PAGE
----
Paul McGinely is at best a journeyman pro who pretty much defines mediocrity in his own professional career.  He's got a helluva team and will almost certainly win, but did they really need to reach that far down towards the bottom of the barrel to find someone willing to take on the job?  Or was it as simple as tossing a cookie to the Irish in the form of their first team captain?

 

I'm genuinely interested in your insight.

post #61 of 134
Bernard Gallagher, another who could readily described as a journeyman pro, has been Europes geatest captain, and Nick Faldo, narguably Europes greatest player,has quite easily been Europes least competent captain, so I think you might be somewhat unaware of the qualities required to do both jobs. McGinley, despite being a journeyman pro, has been a major force in the European game over the past 15 years off the course, and has done his apprenticeship for this job over a number of years, with 3 spells of duty as vice captain at the Rc, and a couple of years as captain of the GB&I team in the Seve trophy. He is also hugely respected by the players, and not just the Irish, as evidenced by their support when Monty made a late run for the position last year. As for having to go down the list to find a captain, you must be taking the piss. There is a queue going around the block of far better rated current and past players for the Euro captaincy in the next 10 years. He is a guy of the the highest integrity, as I experienced almost 30 years ago when I caddied for him at an amateur tournament at my club, when he called attention to a possible infringent when he was leading a very highly regarded tournament (Robert Allenby finished third that year, and past winners include, McIlroy, Harrington et al). It was a possible infringement that no one else could have been aware of as he was chipping from trees next to a green in front of maybe 20 or 30 people, in fact I was standing nearest to him and I wasn't aware of it. I've met him since, and in fact attended a corporate day late last year where he spoke, and he is one of the strongest, most confidet, andbyet likeable guys you'll ever meet in gold. Underestimate him at your peril.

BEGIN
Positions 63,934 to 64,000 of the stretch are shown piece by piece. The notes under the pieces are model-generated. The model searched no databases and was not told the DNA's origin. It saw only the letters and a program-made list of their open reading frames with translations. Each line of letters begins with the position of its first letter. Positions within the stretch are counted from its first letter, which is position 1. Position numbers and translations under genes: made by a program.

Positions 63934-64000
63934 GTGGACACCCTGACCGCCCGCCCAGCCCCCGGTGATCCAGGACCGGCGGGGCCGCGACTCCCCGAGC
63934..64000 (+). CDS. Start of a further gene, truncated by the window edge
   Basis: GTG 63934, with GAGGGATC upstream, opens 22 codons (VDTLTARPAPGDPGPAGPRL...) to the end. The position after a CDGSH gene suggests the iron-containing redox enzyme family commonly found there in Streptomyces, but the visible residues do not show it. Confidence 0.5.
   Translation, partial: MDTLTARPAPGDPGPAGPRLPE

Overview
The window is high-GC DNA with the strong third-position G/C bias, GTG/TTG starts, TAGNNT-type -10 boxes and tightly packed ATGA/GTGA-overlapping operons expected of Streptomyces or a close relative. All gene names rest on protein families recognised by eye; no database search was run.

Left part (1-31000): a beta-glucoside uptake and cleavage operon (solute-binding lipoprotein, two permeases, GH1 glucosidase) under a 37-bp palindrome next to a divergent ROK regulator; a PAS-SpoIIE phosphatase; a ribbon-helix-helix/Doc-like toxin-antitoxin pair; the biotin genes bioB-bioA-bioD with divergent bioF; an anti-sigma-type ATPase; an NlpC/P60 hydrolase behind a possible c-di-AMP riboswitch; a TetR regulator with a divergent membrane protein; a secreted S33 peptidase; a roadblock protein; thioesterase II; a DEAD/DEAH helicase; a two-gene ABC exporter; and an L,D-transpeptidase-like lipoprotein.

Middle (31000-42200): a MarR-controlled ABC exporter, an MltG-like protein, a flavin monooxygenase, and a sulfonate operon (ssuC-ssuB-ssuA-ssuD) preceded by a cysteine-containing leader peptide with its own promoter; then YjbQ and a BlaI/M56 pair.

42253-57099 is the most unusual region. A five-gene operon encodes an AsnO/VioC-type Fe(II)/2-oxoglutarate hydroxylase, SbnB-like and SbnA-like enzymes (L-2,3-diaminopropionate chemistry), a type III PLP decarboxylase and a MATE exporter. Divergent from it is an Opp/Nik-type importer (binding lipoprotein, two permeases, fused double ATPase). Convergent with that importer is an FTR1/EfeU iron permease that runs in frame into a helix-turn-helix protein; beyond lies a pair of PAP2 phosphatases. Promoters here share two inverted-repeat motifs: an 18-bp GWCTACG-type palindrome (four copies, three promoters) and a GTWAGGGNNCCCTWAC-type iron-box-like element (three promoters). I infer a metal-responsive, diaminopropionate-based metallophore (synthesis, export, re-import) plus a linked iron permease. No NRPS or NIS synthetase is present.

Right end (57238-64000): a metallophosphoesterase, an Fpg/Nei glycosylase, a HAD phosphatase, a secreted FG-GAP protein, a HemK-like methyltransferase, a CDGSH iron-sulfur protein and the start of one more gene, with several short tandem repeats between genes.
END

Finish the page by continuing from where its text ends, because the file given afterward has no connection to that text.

post #62 of 134
Thread Starter